Put simply, Labor needs to communicate to voters that a strong community, with a wealthy and large middle-class is good for everyone. That is, an individual is better off in a situation where he or she belongs to a community of similarly better off people. So no longer do we have to either vote for the benefit of the community or the benefit of the individual. By voting Labor, you can have both. The public good is good for everyone.
We already know that America’s shrinking middle class, growing population of working-poor and 1% of filthy rich individuals is not good for 99% of the country. As Nobel Prize winning US economist Joseph Stiglizt said:
“Our middle class is too weak to support the consumer spending that has historically driven our economic growth.”
It’s not hard to understand why a community is damaged when there is a small number of people taking the vast majority of growth for themselves without sharing it with everyone else. Wages are stagnant, unemployment is rampant and poverty is widespread. The uber-rich can afford affluent lifestyles, but how will they maintain this wealth if they don’t have a consumer market rich enough to afford to buy their products and services? Yes, the super-rich are using money to make more money, but speculative markets are unproductive and don’t benefit the wealth of everyone else. If someone who works at Walmart can’t afford to shop at Walmart, Walmart’s market disappears.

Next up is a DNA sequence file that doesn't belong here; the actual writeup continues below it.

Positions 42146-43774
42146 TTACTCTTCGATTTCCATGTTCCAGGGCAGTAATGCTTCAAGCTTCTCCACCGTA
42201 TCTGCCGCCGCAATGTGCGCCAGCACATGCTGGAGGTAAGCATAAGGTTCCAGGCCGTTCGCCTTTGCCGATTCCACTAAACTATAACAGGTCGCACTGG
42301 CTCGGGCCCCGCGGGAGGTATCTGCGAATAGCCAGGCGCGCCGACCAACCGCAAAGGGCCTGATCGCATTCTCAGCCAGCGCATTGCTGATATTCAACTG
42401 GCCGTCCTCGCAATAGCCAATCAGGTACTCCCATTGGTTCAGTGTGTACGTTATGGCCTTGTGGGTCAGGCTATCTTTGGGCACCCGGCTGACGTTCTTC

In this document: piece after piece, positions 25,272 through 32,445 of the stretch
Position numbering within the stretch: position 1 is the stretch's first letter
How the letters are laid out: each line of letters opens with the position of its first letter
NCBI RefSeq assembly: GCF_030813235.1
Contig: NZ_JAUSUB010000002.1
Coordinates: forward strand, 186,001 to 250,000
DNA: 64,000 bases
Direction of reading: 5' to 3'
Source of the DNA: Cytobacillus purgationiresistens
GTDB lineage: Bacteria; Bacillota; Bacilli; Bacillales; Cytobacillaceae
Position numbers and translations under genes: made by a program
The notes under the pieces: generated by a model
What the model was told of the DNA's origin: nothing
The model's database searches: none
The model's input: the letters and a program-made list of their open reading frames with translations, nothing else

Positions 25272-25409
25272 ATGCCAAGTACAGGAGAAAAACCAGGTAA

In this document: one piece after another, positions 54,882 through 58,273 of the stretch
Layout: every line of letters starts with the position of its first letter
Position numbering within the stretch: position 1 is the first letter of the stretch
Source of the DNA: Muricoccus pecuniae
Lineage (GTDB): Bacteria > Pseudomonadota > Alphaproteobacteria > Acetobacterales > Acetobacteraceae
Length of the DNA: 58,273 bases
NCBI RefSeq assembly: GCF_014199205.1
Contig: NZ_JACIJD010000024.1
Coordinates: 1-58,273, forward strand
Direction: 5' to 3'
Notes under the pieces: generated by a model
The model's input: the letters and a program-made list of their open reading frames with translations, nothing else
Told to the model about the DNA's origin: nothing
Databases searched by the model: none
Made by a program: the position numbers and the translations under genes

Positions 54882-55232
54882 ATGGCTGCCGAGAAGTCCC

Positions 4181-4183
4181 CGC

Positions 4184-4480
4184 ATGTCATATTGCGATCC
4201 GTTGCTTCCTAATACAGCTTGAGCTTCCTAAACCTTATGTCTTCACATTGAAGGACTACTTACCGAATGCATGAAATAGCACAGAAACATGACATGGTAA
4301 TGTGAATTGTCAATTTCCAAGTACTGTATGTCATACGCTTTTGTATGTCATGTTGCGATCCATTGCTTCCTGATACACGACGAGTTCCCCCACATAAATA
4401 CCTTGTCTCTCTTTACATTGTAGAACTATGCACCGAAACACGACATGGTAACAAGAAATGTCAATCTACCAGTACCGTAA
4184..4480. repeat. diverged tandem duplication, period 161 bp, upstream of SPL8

Labor needs to tell people this story. They need to explain it in a way that voters understand. They need to start by reinstating the lost value that it is wrong to be greedy. And that people who don’t feel good about themselves unless they are richer than their neighbour are part of the problem, not the solution. They can then go on to show that wealth re-distribution and social mobility isn’t just good for the country. It is good for the individual too. Labor needs to work out how to say this in a way that connects with individual anxieties, and then they need to say it again, and again, and again. Every time Abbott’s policies contradict these principals, Labor has an opportunity to say it even louder.
If Labor can get this right, it might not just be a winning strategy for 2016. It might be a policy platform that the likes of Abbott will never find a way of destroying ever again. Surely that makes it worth a try? And who knows, we might just save the world.Follow @Vic_Rollison